Attorney David Shulick knows that when it comes to employees being discriminated upon the basis of their age, the Age Discrimination in Employment Act is the law most applicable to building a case. The ADEA was constructed in 1967 in order to protect workers over the age of 40 and ensure that they do not become victims of discrimination by their bosses or co-workers.
Like many other significant acts that dictate employment law, the ADEA had multiple amendments that came from new cases arising where circumstances have evolved and new issues had to be addressed. In 1989 the case of Ohio v. Betts became one of those pivotal cases that addressed an issue that had yet to receive legislative review: protecting the benefits of older workers. In the outcome of this case, the judged upheld that the ADEA should be amended to include specific protections for the benefits of older workers. The amendment was titled the Older Workers Protection Act. It was put into place to ensure that older workers received, at minimum, the same benefits that younger workers receive.
Under the OWBPA, in the event that an employee is qualified to receive Medicare, the employer still cannot force that employee to use it by cutting his or her benefits, not limited to but especially in cases where the benefits that employer offers outweigh those that are available through government programs.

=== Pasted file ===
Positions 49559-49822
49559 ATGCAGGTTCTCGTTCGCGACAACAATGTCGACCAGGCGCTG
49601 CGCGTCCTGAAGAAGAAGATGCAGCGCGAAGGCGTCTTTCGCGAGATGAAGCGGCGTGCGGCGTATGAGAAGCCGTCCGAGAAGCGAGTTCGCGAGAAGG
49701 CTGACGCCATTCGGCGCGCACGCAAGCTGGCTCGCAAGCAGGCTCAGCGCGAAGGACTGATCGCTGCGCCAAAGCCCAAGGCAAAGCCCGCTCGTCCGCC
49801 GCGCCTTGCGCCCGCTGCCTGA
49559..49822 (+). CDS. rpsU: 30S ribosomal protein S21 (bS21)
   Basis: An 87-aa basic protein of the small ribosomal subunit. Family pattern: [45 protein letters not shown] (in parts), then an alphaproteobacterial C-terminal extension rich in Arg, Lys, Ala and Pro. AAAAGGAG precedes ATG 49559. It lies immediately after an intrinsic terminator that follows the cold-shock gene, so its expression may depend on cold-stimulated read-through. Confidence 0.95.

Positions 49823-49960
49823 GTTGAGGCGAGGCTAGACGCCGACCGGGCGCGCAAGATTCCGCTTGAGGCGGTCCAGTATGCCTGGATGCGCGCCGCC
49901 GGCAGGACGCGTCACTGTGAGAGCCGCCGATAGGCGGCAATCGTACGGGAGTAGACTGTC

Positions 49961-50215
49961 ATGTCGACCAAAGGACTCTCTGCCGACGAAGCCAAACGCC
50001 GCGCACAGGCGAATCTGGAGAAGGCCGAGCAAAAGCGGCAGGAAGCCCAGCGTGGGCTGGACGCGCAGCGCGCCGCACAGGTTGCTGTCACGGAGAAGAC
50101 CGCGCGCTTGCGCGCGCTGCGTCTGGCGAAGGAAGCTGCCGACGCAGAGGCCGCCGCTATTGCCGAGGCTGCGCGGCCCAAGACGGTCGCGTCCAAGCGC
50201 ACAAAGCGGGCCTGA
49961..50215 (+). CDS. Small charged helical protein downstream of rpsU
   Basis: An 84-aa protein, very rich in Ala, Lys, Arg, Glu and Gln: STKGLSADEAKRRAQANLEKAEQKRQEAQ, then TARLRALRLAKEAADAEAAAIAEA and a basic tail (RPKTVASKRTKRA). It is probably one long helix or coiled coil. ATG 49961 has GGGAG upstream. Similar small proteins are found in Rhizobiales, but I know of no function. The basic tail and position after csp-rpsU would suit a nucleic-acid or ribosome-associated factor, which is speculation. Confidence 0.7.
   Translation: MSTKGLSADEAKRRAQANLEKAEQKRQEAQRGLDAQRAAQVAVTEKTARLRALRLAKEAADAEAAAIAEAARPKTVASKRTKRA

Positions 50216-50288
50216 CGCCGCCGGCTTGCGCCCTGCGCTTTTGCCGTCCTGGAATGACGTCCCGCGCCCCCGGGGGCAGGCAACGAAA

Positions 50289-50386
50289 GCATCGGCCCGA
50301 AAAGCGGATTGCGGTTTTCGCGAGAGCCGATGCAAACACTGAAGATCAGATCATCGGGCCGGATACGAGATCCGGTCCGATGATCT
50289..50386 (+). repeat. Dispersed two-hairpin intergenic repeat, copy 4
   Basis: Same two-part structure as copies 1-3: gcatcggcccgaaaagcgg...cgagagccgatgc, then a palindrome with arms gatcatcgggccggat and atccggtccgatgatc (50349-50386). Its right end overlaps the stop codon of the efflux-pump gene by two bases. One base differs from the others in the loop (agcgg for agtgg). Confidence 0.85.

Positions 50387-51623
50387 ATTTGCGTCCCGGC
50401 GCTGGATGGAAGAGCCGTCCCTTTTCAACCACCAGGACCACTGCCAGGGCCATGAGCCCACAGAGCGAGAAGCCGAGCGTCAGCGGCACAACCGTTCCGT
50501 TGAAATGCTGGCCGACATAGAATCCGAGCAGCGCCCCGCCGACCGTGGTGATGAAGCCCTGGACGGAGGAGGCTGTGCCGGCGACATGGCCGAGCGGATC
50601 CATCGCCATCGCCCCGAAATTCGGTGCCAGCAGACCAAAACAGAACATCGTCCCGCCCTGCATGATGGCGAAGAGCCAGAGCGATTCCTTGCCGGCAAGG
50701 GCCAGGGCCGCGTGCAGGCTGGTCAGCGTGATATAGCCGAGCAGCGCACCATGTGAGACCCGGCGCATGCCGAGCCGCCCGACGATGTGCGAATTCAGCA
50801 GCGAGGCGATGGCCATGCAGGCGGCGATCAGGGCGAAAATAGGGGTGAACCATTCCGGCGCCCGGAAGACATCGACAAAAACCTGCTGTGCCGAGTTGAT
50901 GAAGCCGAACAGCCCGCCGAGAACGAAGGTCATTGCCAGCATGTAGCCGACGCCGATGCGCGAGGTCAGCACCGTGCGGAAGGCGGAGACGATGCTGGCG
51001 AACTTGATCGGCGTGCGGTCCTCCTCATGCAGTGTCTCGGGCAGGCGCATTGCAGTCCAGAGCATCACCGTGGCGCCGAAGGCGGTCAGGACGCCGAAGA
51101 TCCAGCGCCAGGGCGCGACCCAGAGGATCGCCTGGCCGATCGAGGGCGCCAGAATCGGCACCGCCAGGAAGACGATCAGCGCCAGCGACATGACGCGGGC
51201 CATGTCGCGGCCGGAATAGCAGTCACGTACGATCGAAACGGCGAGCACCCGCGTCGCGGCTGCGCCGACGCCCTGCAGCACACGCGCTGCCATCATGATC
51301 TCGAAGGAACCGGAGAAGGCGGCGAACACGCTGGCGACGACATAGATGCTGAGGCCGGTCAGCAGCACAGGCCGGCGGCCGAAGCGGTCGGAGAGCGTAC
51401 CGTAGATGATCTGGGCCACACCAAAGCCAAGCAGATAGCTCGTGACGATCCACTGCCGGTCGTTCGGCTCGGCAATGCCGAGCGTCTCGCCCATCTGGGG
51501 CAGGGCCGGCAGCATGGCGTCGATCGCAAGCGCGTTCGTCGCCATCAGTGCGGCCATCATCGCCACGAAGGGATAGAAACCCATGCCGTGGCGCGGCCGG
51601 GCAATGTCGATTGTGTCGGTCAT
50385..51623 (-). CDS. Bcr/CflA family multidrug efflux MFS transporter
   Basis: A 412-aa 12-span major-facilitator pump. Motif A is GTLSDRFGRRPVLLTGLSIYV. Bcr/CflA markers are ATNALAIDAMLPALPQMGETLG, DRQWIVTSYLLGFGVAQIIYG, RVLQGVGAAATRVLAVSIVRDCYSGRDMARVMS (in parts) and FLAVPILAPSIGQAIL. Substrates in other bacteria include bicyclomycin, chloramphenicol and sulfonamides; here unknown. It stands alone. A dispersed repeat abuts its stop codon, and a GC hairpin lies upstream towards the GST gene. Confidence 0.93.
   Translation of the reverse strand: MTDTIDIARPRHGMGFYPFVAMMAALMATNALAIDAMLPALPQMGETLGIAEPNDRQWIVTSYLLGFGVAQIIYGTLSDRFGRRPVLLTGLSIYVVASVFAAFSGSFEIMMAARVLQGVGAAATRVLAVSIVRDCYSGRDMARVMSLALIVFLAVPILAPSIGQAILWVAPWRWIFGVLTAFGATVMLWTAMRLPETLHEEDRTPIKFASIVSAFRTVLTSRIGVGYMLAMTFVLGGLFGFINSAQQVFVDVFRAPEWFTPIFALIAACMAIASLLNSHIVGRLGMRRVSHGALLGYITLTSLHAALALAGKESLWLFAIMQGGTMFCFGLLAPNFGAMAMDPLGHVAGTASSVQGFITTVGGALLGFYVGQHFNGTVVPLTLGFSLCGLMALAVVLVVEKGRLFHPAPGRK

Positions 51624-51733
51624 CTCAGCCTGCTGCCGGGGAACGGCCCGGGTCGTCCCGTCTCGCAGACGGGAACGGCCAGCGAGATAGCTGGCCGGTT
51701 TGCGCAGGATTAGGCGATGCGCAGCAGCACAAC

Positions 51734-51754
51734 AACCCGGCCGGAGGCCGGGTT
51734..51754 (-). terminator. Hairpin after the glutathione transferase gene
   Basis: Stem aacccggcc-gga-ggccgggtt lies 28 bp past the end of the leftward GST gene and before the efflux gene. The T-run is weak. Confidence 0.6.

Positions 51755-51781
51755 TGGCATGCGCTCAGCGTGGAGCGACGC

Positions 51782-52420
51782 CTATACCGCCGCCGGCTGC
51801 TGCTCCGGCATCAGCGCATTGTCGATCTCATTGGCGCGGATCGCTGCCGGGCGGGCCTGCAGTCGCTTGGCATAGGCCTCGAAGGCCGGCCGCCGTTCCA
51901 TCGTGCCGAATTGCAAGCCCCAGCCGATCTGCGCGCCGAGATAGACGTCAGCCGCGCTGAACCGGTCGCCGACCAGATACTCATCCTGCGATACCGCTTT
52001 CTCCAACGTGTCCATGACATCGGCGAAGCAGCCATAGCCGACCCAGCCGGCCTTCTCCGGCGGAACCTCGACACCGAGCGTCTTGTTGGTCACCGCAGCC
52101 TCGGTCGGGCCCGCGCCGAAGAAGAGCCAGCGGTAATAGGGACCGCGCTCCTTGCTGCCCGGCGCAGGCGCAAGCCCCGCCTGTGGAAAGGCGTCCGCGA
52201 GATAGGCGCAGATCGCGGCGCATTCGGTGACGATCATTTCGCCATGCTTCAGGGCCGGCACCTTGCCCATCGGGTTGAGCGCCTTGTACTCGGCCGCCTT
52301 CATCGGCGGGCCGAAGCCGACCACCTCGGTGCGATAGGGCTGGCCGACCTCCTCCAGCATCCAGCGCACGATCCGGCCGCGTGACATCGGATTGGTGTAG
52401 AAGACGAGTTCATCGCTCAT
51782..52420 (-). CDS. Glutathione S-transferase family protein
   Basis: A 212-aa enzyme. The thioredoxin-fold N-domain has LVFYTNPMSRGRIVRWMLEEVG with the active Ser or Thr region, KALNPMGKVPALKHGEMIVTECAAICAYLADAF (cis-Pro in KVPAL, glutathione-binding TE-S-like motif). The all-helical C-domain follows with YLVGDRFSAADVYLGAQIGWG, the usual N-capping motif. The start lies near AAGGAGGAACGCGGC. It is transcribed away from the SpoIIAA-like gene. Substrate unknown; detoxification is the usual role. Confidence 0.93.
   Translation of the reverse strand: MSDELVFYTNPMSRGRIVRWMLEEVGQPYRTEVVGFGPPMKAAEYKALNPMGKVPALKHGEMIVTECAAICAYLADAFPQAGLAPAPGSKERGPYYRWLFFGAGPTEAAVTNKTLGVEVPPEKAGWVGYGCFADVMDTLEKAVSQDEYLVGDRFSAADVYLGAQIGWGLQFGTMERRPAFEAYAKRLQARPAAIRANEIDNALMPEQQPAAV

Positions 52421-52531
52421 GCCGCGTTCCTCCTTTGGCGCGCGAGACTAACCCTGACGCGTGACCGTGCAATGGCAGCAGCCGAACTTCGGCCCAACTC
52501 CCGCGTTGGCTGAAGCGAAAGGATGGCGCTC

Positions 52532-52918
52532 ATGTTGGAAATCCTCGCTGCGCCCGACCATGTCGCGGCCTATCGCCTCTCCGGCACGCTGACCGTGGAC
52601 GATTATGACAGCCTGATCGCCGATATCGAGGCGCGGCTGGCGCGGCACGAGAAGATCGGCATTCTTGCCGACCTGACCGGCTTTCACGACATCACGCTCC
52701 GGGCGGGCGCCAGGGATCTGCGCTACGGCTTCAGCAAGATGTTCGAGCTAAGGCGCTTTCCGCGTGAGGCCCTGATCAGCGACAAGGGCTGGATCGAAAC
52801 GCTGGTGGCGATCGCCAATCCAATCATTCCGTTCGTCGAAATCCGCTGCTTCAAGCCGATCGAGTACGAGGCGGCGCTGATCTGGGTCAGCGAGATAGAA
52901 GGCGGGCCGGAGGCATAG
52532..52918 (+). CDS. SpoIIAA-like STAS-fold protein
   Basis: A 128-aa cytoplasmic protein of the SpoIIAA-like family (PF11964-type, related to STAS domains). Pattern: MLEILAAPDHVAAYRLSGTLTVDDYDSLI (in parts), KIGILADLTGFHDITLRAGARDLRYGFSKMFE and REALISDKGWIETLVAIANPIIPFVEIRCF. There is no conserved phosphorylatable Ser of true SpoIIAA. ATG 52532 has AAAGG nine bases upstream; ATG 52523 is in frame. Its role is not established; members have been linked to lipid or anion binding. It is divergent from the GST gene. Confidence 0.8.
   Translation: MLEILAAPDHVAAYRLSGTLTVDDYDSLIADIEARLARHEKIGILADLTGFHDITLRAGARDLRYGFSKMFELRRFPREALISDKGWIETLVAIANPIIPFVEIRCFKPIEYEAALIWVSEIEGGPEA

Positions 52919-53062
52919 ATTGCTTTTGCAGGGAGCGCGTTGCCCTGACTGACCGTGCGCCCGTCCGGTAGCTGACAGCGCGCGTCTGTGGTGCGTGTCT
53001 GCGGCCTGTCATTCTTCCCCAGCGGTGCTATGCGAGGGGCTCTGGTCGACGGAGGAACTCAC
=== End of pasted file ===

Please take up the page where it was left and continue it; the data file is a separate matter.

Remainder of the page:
When it comes to workplace seniority, the ADEA and its amendments see seniority as a matter of experience rather than age. The most skilled and experienced workers get the seniority, therefore keeping a level playing field when it comes to hiring, promotions and more. And just like with any other piece of legislation, there are still exceptions; including those when age is an actual requirement for the job. For example, actors who reflect the age of a character in a movie may be more likely to get the role than someone with more skills and experience, simply because that particular role demands a person of a particular age range.